Remember that process names are only unique within the same UIC group. Maybe it's unlikely, but it's possible that another user could change their process name to "BATCH_4444" (or whatever the name of your target process), either accidently or maliciously. If you have sufficient privilege, and their PID happened to preceed your target process, you could end up hooking onto the wrong process. Who knows what weirdness might result? These kind of "it will never happen" type things tend to happen at the worst possible time!

The same would be true for any mechanism that relies on identifying a specific process by name, since process names are not necessarily unique. On the other hand, batch entry numbers are guaranteed unique (even beyond job lifetime if you use /RETAIN=ALWAYS). You can therefore positively identify your process, regardless of privilege, or any actions by other users.
A crucible of informative mistakes
SDIH1
Frequent Advisor

Re: Circumstances f$context will not find an existing process

Hi,

Thanks for the hints. I do have a considerable arsenal of goodies that would do a better job, like a utility that shouts a message to a doorbell lock and another one that waits for one or a number of messages for a configurable timeout to all appear on the doorbell lock. As it is old, I have to verify how well it is actually written and how well it works.

I also have an audit message listener lying around somewhere, which has the advantage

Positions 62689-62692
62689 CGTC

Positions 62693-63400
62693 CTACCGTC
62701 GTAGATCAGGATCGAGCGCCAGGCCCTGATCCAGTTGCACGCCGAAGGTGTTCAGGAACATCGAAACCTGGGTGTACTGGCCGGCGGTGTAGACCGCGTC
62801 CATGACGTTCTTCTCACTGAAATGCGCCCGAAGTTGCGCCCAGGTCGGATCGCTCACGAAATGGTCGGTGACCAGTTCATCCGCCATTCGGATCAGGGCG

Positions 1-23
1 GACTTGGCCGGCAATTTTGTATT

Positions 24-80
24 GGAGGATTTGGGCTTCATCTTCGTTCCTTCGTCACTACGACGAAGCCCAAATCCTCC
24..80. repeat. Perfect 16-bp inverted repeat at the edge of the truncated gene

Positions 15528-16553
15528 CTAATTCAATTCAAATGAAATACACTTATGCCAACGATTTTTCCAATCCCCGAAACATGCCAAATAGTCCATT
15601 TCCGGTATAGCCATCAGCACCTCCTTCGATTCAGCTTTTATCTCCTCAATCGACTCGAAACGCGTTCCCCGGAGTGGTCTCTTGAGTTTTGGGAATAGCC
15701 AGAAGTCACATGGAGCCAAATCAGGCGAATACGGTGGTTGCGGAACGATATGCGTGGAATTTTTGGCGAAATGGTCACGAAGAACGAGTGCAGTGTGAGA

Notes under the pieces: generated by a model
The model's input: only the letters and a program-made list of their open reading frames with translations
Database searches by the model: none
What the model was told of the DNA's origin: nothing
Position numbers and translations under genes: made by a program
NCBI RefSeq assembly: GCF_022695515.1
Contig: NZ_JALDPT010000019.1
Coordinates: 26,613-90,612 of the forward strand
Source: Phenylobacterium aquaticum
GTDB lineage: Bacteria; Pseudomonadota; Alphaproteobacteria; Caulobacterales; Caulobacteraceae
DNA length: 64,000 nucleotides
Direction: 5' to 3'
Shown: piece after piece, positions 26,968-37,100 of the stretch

that modifications to existing jobs are minimal to none.

I was bitten by this particular job as it has run for years without problems, despite the crude syncing/scheduling whatever you want to call it.

I still haven't figured out why the process only starts after 22 seconds, but I saw that the job that SMS'es the error of the first job needed a similar time to actually start.

It could be network problems, but I suspect
more some kind of cluster communication contention, locking would be the first thing to look at in the monitoring logs, I guess.

There were about 20 job completions/starts in the same minute, mostly on another node of the cluster, and I also noticed the queue
manager was running on that other node. I failed that over to the node these jobs run on (start/queue/manager was enough as that node is the first in the node list to the queue manager) attempting to reduce any communication contention, whatever the cause.




Hoff
Honored Contributor

Re: Circumstances f$context will not find an existing process

If it's a cluster, time-skews among the hosts participating in the queue can arise.

These skews are why /AFTER=TOMORROW can lead to some surprises, particularly if the node running the queue executing the job is a minute or two behind the node that's releasing jobs for the queue manager.

I usually submit stuff for some number of minutes after midnight; outside the likely skew within the cluster.

With NTP, I'd not expect a skew beyond a minute or two, or usually much less. Though with a reboot that's not set up to deal with NTP quite right, the skew can be large pending the drifting.

Again, skews happen.

Locks are easy and very useful within executables. They're not so easy for coordinating generic DCL processing.
SDIH1
Frequent Advisor

Re: Circumstances f$context will not find an existing process

>These skews are why /AFTER=TOMORROW can lead >to some surprises, particularly if the node >running the queue executing the job is a >minute or two behind the node that's >releasing jobs for the queue manager.